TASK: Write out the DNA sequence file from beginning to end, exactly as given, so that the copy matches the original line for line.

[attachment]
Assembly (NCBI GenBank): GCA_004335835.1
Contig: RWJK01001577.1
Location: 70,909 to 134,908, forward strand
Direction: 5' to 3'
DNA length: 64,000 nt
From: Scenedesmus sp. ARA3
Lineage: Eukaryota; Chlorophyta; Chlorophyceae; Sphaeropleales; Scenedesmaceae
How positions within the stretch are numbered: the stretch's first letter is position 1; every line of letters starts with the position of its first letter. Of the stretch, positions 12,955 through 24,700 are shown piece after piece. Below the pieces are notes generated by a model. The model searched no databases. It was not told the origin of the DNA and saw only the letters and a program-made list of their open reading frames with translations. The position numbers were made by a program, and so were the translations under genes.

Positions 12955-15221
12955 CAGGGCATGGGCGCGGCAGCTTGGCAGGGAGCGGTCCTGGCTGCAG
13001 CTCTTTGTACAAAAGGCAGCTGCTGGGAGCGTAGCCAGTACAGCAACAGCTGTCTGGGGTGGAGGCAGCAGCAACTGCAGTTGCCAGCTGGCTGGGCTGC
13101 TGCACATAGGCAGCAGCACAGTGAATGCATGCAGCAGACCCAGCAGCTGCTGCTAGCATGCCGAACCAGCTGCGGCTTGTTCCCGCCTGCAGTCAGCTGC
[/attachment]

Assembly (NCBI GenBank): GCA_004335835.1
Contig: RWJK01001577.1
Location: 70,909 to 134,908, forward strand
Direction: 5' to 3'
DNA length: 64,000 nt
From: Scenedesmus sp. ARA3
Lineage: Eukaryota; Chlorophyta; Chlorophyceae; Sphaeropleales; Scenedesmaceae
How positions within the stretch are numbered: the stretch's first letter is position 1; every line of letters starts with the position of its first letter. Of the stretch, positions 12,955 through 24,700 are shown piece after piece. Below the pieces are notes generated by a model. The model searched no databases. It was not told the origin of the DNA and saw only the letters and a program-made list of their open reading frames with translations. The position numbers were made by a program, and so were the translations under genes.

Positions 12955-15221
12955 CAGGGCATGGGCGCGGCAGCTTGGCAGGGAGCGGTCCTGGCTGCAG
13001 CTCTTTGTACAAAAGGCAGCTGCTGGGAGCGTAGCCAGTACAGCAACAGCTGTCTGGGGTGGAGGCAGCAGCAACTGCAGTTGCCAGCTGGCTGGGCTGC
13101 TGCACATAGGCAGCAGCACAGTGAATGCATGCAGCAGACCCAGCAGCTGCTGCTAGCATGCCGAACCAGCTGCGGCTTGTTCCCGCCTGCAGTCAGCTGC